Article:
Imagine Claudio Monteverdi and other luminaries of the early Baroque era gathered in an Italian café, trading ideas over generous glasses of vino while the band improvises on their latest musical creations. Itʼs a fanciful scenario, though not entirely inaccurate in spirit, as Apolloʼs Fire demonstrated in their latest program, “Blues Café 1610.” With a sampling of songs and dances rooted in popular music of the era, the Cleveland-based Baroque orchestra made a persuasive case for a direct line running from composers like Monteverdi and Diego Ortiz to Woody Guthrie and the Rolling Stones.

One of the hallmarks of the ensemble is its easy blend of erudition and entertainment, with founder and music director Jeannette Sorrell compiling tasty, instructive programs and acting as a personable hostess from her seat at the harpsichord during performances. For this one, she focused on four ostinato rhythms – passacaglia, passamezzo moderno and two versions of ciaccone – brought to life by six musicians and a quartet of strong voices: soprano Nell Snaidas, tenors Karim Sulayman and Oliver Mercer and baritone Jeffrey Strauss.

The full group established the atmosphere for the evening with a rousing rendition of the opening piece, “O Felix Jucunditas” by Samuel Capricornus, aka Samuel Bockshorn, from his 1669 collection of madrigals Theatrum Musicum. Cellist René Schiffer laid down an opening bass line that can best be described as “funky,” and the three men picked up the beat with a joyful bit of vocal bonhomie that lacked only backslapping.

The modernist thread continued through musical scenes from a “Bistro in Toscana,” which featured Sulayman and Mercer trading lines and striking engaging harmonies in a Monteverdi madrigal, and violinists Julie Andrijeski and Karina Schmitz weaving intricate filigrees together in an inventive sonata by Monterverdiʼs younger colleague Dario Castello. In between, guitarist Bryan Kay served up a toccata by Giovanni Kapsberger with a sound and approach reminiscent of contemporary banjo virtuoso Béla Fleck.

Sorrell soloed on what she called “a pop tune of the time” (1664) by Bernardo Storace that segued neatly into an early version of “Greensleeves,” Diego Ortizʼs “La Romanesca”. The other musicians came in like jazz players, expanding and detailing the melody as it grew into Ortizʼs “Passamezzo Moderno”, a dance tune given a modern burnish by percussionist Rex Benincasa on darbuka (a type of goblet drum) and bells. In this rendition it was easy to hear the familiar “Gregory Walker” that evolved into the modern twelve-bar blues.

Snaidas opened a trio of richly emotional Sephardic songs, invoking the suffering of love in a soft voice suffused with yearning, with delicate backup from Andrijeski. Sulayman joined her in full operatic mode, approaching verismo in portraying the anguish of a betrayed lover, echoed by Schmitz on violin. The full ensemble provided a rousing finish to the first half with a carefree, Mideast-tinged farewell ballad.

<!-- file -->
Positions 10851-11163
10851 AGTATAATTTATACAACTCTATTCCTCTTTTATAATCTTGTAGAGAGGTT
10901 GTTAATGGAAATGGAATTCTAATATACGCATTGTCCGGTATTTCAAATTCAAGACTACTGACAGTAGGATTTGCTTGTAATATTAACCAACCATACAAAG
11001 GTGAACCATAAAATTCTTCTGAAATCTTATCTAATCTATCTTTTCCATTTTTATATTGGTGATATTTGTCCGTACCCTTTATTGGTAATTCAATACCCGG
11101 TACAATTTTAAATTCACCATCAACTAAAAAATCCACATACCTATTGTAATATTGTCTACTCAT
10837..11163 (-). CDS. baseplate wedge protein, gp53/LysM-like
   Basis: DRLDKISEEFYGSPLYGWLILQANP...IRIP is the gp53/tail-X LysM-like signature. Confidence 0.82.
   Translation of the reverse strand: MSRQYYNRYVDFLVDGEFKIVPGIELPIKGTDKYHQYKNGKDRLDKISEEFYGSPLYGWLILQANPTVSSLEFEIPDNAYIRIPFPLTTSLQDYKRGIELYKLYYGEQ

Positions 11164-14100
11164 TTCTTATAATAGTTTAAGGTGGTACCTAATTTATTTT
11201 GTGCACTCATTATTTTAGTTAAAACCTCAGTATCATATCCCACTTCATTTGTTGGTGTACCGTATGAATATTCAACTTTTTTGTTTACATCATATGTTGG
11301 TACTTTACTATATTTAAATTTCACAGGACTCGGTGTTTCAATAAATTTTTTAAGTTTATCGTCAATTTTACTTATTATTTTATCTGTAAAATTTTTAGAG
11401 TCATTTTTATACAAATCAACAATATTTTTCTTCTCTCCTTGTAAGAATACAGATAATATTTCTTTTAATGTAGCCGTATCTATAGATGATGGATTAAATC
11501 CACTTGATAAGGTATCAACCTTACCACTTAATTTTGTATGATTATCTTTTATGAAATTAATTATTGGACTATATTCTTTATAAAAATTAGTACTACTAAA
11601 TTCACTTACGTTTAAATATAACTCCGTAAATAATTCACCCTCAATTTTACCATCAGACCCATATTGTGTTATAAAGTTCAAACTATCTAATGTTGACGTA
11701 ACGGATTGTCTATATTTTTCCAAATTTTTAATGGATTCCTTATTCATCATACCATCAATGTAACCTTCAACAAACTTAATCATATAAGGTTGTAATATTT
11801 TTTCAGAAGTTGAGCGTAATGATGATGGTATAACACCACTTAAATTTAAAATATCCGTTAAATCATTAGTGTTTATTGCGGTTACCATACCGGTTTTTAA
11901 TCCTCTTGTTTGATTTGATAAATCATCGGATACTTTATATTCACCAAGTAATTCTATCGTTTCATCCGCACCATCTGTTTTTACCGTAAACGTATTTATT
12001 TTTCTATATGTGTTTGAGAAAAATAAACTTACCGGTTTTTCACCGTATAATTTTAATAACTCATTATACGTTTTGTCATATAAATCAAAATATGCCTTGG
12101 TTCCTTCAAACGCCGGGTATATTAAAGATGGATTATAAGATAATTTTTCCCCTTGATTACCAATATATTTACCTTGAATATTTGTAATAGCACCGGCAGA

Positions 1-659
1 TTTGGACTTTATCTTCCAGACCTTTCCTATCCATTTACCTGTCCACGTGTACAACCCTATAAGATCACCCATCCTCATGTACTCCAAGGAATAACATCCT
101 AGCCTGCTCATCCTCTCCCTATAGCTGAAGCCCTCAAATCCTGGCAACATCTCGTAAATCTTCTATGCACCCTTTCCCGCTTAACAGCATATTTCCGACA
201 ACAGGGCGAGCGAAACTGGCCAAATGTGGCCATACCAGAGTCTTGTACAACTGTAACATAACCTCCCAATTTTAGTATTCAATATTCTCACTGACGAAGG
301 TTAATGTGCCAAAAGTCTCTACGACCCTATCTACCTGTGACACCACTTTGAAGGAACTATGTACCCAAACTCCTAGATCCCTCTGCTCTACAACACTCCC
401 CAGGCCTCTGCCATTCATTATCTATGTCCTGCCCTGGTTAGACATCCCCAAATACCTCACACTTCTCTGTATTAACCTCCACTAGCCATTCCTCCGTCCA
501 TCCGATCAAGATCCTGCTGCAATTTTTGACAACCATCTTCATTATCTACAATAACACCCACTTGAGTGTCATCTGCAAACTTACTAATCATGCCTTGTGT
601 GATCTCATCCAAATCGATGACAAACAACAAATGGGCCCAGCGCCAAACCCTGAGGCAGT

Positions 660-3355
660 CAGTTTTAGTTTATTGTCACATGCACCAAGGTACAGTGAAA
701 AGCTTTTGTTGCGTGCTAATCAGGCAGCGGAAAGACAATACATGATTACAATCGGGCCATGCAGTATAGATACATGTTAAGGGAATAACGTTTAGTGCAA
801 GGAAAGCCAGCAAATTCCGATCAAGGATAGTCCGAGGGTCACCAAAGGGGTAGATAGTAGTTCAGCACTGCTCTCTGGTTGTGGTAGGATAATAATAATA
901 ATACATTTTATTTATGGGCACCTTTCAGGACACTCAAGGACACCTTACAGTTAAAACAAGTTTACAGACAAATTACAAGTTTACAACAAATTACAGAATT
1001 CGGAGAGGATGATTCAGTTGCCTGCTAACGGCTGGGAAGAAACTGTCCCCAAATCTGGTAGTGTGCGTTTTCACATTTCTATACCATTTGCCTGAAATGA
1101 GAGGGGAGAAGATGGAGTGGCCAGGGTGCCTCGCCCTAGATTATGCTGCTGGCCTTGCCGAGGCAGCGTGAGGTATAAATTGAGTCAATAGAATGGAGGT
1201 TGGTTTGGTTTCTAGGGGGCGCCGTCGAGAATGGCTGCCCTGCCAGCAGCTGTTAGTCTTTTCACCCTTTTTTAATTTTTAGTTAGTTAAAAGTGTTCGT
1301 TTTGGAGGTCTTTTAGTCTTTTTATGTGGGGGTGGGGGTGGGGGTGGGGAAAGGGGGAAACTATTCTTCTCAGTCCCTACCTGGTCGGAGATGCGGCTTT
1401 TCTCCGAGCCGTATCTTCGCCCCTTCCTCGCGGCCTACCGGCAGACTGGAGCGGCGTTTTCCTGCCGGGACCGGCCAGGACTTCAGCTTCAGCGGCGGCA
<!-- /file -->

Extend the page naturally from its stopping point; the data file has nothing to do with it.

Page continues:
A pair of 17th century Italian ciaconne to open the second half showed how old forms can sound fresh using modern phrasing, tempos and improvisation, with Kay and William Simms providing rhythm on guitars, Schiffer working melodies from the bottom and Andrijeski and Schmitz providing lilting, spirited top notes. The contemporary club atmosphere set the stage for a section of the concert titled “You Done Me Wrong” – a convincing demonstration that whatever theyʼre called, the blues have been around a long time.

Sorrell and Schiffer set the tone with a melancholy prelude by Taquino Merula that brought the four singers back for a lament by Monteverdi, featuring Snaidas in full, anguished voice and sensitive harmonies from the three men. Strauss then soloed on Barbara Strozziʼs LʼEraclito amoroso, showing strong command and a forceful style in bringing lines like “weeping is my only pleasure” to life.

Like any good blues band, the ensemble finished the night in a happier mood, with two songs from Monterverdi. The first was a “sweet torment of love” number delivered nightclub-style by Sulayman, sitting on a stool next to the harpsichord. The closing piece from Scherzi Musicali featured the full ensemble playing, singing and tossing off a few dance steps to a final flourish of percussion from Benincasa.

Though it sounds whimsical, a program of this depth and caliber can only be assayed by an ensemble that knows its music history, and has mastered early music chops well enough to bend them to other purposes. The sheer delight that permeated their performance made it easily accessible and fun, even for listeners who werenʼt aware of all the references and refinements. If Bessie Smith ever returns looking for a backup band, she will find kindred spirits in Apolloʼs Fire.